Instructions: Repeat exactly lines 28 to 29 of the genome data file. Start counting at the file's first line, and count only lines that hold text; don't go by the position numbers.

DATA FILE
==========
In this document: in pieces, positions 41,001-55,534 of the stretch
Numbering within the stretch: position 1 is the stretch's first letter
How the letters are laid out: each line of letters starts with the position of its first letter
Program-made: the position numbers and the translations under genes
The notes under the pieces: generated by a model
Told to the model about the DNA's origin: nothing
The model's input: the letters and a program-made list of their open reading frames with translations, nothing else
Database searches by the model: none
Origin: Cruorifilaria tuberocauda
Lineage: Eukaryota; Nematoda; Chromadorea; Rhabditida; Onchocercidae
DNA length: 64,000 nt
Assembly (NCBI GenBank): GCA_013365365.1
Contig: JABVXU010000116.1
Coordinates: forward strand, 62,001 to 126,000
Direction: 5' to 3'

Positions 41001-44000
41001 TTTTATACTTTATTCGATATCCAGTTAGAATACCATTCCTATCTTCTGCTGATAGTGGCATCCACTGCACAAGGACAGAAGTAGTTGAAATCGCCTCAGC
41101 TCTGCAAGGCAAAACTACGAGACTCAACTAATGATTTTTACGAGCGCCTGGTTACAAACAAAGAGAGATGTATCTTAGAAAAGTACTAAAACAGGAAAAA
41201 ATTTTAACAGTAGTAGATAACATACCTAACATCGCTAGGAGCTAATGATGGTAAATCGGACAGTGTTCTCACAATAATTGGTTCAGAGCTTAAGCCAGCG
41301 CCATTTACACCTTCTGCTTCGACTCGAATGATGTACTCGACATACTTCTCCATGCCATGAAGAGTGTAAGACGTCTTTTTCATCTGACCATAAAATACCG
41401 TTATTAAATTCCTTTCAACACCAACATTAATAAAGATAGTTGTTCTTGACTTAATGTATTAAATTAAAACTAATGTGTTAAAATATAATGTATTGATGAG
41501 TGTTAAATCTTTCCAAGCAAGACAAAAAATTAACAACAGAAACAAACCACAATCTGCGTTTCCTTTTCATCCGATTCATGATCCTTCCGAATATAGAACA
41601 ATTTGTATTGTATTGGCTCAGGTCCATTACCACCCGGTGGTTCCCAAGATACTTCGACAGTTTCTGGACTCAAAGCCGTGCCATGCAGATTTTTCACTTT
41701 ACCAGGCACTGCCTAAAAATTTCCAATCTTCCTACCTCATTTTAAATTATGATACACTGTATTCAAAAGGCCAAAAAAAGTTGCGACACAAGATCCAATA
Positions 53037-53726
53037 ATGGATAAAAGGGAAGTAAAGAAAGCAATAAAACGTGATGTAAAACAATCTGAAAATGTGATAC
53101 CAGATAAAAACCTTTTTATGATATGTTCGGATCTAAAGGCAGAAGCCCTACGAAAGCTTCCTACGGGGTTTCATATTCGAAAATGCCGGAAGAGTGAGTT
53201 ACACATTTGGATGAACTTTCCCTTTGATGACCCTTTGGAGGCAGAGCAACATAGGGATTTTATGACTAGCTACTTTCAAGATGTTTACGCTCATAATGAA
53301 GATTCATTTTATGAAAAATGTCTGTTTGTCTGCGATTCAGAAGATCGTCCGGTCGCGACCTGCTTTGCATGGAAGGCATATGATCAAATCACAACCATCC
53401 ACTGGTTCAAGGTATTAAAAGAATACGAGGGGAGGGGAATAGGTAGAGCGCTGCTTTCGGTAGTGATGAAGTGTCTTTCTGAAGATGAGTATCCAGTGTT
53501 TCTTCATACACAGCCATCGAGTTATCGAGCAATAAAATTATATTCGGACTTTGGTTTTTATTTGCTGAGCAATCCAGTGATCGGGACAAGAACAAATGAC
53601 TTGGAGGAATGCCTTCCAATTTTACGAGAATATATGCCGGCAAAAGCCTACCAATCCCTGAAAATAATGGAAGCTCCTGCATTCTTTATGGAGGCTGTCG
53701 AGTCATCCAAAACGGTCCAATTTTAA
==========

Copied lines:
53201 ACACATTTGGATGAACTTTCCCTTTGATGACCCTTTGGAGGCAGAGCAACATAGGGATTTTATGACTAGCTACTTTCAAGATGTTTACGCTCATAATGAA
53301 GATTCATTTTATGAAAAATGTCTGTTTGTCTGCGATTCAGAAGATCGTCCGGTCGCGACCTGCTTTGCATGGAAGGCATATGATCAAATCACAACCATCC